• The number one place you should consider keeping your phone away from is the loo. (AP)Source: AP
When it’s time to go, it’s time to let the phone go (if you want to stay healthy and infection-free)
By
Megan Blandford

13 Feb 2017 - 2:07 PM  UPDATED 13 Feb 2017 - 2:09 PM

You might love having your smartphone’s company everywhere you go, but it’s time to let it go – just a little.

The device might seem harmless enough but your smartphone is actually spreading germs between the environments where you use it.

“There are water and air particles that harbour in the little creases of the phone, explains GP Dr Anchita Karmakar. “And phone covers and cases are usually made out of rubber, which is a warm and comfortable harbouring ground for bacteria.”

“Then we give our kids the phone, and they’re getting that bacteria transmitted to them as well,” she adds. “Parents often wonder where their children got an illness or infection. It could be from a variety of places and could actually be from your phone.”

So, watching funny YouTube clips or reading the online news while you’re on the loo isn’t ideal.

Stop taking your phone into the toilet

The number one place you should consider keeping your phone away from, says Dr Karmakar, is the loo.

First, there’s the danger of dropping it (and lots of phones have been ruined by getting caught up in a flush or being smashed on the bathroom floor).

And then there’s the germ factor.

“Even if you’re not using your phone on the toilet, you’re still holding it while you’re going in and out of the bathroom, and that’s enough to put bacteria on the phone (when you haven’t yet washed your hands),” says Dr Karmakar.

If you are playing around with your phone while you’re sitting there, as 41 per cent of us do, you’re exposing yourself to even more germs. “When you’re flushing or defecating, bacteria will be in the air particles which could attach to your phone,” she says.

Taking phones into the toilet simply isn’t an acceptable idea in many other cultures, says Dr Karmakar. “There’s a lot of water involved in the toileting process in Asia,” she explains, “so you wouldn’t want to take a phone in the bathroom for that reason”.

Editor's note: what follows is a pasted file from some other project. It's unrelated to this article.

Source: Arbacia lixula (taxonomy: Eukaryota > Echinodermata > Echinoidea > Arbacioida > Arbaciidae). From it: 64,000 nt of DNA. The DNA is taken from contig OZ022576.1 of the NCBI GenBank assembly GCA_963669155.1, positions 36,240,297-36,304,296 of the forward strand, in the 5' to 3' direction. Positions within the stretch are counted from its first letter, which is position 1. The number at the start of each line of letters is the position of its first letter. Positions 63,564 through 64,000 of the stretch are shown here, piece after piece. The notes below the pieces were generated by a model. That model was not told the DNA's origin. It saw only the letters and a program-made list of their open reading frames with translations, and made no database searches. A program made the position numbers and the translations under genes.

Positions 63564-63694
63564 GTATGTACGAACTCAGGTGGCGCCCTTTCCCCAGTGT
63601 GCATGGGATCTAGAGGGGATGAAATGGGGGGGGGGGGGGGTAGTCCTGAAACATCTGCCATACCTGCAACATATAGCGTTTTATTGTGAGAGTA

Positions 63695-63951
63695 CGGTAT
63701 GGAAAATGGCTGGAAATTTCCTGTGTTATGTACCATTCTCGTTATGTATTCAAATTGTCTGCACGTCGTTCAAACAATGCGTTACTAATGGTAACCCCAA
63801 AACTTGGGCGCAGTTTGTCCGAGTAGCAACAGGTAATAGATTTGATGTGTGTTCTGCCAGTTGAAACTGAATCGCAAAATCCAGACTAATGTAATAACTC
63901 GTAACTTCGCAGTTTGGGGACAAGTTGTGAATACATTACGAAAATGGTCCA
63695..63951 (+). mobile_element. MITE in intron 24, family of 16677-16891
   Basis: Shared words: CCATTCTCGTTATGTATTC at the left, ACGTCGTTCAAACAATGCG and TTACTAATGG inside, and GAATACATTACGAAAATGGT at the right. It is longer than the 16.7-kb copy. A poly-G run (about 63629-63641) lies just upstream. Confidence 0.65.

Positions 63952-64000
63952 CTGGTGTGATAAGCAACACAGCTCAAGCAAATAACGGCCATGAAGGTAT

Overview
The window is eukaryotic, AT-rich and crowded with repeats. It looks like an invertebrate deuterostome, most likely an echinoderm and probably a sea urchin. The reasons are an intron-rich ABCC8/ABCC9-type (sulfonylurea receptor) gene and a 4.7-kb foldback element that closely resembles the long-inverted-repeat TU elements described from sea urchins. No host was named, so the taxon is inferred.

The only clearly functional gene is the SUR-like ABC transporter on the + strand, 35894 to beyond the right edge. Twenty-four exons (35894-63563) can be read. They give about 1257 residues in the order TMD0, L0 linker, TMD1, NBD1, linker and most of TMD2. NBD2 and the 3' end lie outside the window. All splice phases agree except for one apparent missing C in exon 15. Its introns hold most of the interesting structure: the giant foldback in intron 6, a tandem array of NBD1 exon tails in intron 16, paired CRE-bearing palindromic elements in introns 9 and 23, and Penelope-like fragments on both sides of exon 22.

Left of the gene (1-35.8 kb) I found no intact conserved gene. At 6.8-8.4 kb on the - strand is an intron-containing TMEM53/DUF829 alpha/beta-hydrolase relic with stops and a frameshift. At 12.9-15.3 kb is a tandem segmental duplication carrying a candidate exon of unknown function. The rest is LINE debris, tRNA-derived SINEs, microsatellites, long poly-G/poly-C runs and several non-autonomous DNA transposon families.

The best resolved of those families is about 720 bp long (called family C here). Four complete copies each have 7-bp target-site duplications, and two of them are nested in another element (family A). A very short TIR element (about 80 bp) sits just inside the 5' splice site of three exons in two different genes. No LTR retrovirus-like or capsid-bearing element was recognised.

“And in general, I think those in eastern cultures find westerners to have poorer hygiene when it comes to cleanliness of phones and the way they use them.”

So, watching funny YouTube clips or reading the online news while you’re on the loo isn’t ideal.

But wait, it gets worse.

How about phones at the dinner table?

Many of us are guilty of scrolling through our phones while eating a meal but, as it turns out, this is another way of spreading germs.

“It’s probably not a good idea to be putting food in your mouth while fiddling around with your phone,” says Dr Karmakar, “because infections are often spread through the mouth.”

And if you’re using your phone on the toilet and then taking it to accompany you during a meal, well, think about it.

Going to bed with the phone

There are a couple of reasons that phones and bedrooms don’t mix.

The first is the potential to be making yourself sick while you sleep, particularly if you’re in the habits described above. “You’ve then basically combined your eating habits, sleeping habits and toileting habits in one,” says Dr Karmakar.

(Okay, this is getting gross.)

But there’s another aspect to the hygiene of our devices. “Phone hygiene isn’t just about bacteria,” says Dr Karmakar, “it’s about the amount of usage as well”.

This needs to be a focus in Australia, as it is in other parts of the world. Dr Karmakar says: “I’ve spoken with Japanese pediatric psychiatrists and they’re really working hard on limiting the amount of usage, especially for children”.

“Try not to have access to phones a couple of hours before you sleep: they’re linked to sleeping issues in both children and adults.

“Anything excessive is not good, and the way we use phones is just too much.”

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